Client experience is a primary focus for many financial advisory practices. Rightfully so, as without happy clients a practice wouldn’t exist. Yet many advisors fail to deliver a seamless and consistent client experience, especially when it comes to financial planning. We found that the key to success is having clearly defined roles and responsibilities and repeatable process the team can follow for each client.
One of the reasons why a financial planning process fails is because there isn’t clarity around who is responsible for what. Depending on how your practice is structured, one person could be responsible for every group of tasks, or it can be divided among multiple staff members. In either case, someone needs to be responsible for each of the following items:
- Data collection: Someone is reaching out to the client either by phone or through the CRM to make sure all relevant data is collected. This includes prompting for and collecting any changes in employment, life circumstances, contact information, etc.
- Data Entry: All of the data that has been collected then needs to be entered into all of the appropriate places, including CRM and your planning software be it Naviplan or Money Guide Pro.
- Solutions: As changes to the client’s situation have been identified and goals defined, someone needs to explore solutions and find opportunities. This mean running through scenarios and providing recommendations to achieve the client’s financial goals.
- Deliverable Creation: Once solutions have been developed, someone is responsible for creating the financial planning deliverable (proposal or letter).
- Plan Delivery: An individual responsible for delivering the plan to the client and closing the plan at home office.
Lastly and most important, you also want to identify a person who is responsible for holding the team accountable for staying on top of the process. This person keeps a bird eye view on the status of all financial planning tasks for every client in the practice and ensures each team member follows through.
Next, it’s important to have a clear process with deadlines for the team to follow. Here is a rough outline of the process we use.
6 Weeks Prior to Delivery Meeting – Collect All Data
Starting at least 6 weeks before the delivery meeting, use a checklist to collect all necessary data.
6 to 5 Weeks Prior to Delivery Meeting – Enter Data
Within one week of receiving all data, have it entered in the planning tool and identify if anything needs clarification. Reach out to the client or appropriate team member for clarification and pull any necessary reports. Once the data is confirmed, move on to the next step.
4-3 Weeks Prior to Delivery Meeting – Case Solution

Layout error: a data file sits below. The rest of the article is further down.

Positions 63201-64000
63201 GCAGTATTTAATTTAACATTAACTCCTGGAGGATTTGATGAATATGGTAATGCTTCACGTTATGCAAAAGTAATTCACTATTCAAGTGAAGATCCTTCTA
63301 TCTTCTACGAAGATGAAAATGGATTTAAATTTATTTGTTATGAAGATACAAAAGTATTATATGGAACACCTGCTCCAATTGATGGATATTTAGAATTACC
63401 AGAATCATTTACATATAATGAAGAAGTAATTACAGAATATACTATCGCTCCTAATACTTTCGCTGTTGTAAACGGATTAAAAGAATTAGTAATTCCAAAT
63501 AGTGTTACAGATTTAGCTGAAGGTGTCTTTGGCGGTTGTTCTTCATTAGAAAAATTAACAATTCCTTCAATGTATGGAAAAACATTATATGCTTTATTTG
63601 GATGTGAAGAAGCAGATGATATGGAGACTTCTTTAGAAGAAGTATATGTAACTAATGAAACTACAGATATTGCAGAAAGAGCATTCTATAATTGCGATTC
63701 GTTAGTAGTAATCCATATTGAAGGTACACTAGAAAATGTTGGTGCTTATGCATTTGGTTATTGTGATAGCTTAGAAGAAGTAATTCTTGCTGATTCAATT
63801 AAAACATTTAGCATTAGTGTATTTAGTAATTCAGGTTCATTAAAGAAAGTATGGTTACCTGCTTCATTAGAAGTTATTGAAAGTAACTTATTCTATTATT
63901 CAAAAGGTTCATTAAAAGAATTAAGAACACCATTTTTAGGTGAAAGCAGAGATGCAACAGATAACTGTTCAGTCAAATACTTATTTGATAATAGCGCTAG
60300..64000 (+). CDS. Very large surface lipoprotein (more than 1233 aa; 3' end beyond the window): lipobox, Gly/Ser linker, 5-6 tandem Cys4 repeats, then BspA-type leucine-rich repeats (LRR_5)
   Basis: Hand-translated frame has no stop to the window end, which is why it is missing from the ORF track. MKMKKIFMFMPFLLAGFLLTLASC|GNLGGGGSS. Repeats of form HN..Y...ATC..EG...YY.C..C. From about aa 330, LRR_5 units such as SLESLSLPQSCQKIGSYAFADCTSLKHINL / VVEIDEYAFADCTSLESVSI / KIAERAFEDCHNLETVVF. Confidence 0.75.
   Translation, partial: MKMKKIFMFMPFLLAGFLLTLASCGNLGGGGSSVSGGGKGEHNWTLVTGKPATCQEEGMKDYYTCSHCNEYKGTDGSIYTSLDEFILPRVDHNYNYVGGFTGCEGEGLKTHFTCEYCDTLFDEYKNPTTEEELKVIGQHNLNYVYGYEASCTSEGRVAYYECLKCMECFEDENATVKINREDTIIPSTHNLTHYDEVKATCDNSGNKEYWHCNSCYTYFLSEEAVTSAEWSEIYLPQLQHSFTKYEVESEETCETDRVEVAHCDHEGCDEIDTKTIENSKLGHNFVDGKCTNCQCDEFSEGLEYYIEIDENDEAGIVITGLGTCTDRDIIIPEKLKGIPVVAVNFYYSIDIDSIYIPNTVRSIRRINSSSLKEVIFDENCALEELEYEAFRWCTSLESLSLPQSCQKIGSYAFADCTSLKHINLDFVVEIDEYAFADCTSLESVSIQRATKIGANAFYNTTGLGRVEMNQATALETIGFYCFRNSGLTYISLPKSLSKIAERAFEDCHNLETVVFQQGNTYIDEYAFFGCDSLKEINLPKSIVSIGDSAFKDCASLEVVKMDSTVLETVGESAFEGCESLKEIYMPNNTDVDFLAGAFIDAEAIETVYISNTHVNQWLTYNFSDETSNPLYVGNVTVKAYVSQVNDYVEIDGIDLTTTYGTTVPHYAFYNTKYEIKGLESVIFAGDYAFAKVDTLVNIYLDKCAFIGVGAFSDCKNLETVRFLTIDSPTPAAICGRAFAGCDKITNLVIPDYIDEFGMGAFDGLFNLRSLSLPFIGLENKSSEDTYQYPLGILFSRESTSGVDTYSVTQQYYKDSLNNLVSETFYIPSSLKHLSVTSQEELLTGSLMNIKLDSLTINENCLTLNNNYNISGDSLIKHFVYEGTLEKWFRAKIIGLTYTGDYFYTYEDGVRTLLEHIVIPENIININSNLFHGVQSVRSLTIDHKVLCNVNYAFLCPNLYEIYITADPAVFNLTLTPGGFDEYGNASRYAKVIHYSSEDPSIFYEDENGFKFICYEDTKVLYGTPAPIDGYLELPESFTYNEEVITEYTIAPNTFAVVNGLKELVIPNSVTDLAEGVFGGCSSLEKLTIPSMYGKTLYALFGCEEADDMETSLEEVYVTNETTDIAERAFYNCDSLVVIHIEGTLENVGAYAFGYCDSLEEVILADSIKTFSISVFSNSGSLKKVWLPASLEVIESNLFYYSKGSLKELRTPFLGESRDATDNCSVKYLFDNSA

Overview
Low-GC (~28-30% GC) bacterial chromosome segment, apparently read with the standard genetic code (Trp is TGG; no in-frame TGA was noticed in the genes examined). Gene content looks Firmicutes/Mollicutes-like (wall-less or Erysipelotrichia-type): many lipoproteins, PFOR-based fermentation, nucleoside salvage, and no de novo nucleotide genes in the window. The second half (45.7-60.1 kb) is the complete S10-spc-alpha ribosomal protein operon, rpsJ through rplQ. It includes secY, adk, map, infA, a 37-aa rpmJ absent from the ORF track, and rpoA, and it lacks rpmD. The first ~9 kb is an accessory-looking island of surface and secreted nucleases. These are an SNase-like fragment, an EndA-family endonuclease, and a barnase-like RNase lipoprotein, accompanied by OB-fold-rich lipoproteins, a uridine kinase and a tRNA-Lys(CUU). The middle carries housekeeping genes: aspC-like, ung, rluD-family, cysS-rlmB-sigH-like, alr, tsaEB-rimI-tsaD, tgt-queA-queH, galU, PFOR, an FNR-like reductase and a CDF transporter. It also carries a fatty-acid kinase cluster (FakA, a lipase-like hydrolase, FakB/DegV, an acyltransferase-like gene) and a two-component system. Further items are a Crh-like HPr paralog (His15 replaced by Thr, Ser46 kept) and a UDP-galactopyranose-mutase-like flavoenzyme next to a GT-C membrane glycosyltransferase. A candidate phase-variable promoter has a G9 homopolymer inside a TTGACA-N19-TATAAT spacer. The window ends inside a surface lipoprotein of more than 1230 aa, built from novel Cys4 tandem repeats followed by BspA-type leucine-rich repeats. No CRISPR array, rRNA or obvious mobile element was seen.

Financial planning analyst reviews the case and develops potential solutions to deliver to the client.
3-2Weeks Prior to Delivery Meeting – Deliverable Creation
Responsible person inputs the solution(s) into the desired deliverable, either a letter or proposal, and saves the deliverable along with any insurance illustrations to review in the appropriate document sharing tool (e.g. Box).
2-1 Weeks Prior to Delivery Meeting – Deliverable Review
The advisor reviews the deliverable, makes note of any corrections or clarifications, and helps prepare final draft to deliver to the client and home office.
The advisor and/or financial planner reviews the plan with the client. They discuss any scenarios and reach agreement on the final plan.
After Delivery Meeting
The financial plan deliverable is closed in the home office system and the planning tool. The closed plan is then uploaded to the document sharing tool (e.g. Box) and published to the client’s secure site.
It’s best to use a tracking system that would allow for any team member involved in the planning process to be aware of when the plan is due and when to begin collecting data. We have a tracking system we use with clients that makes it easy to see where the team is at in the process and what still needs to be done. It also helps to have a second person in the delivery meeting who can capture any additional data/changes and who can help run multiple scenarios while the advisor or planner are maintaining the client relationship.
This is the process we take with our clients who engage in our outsourced Financial Plan Production service. We have found that having a repeatable process enhances the client experience. We have also found that having an advisor and a planner or analyst in the room together during the delivery also enhances the client experience. It allows the advisor to remain engaged in the relationship while the planner or analyst focuses on driving the technology and capturing any necessary data. The result is a more complete financial plan and a happier client.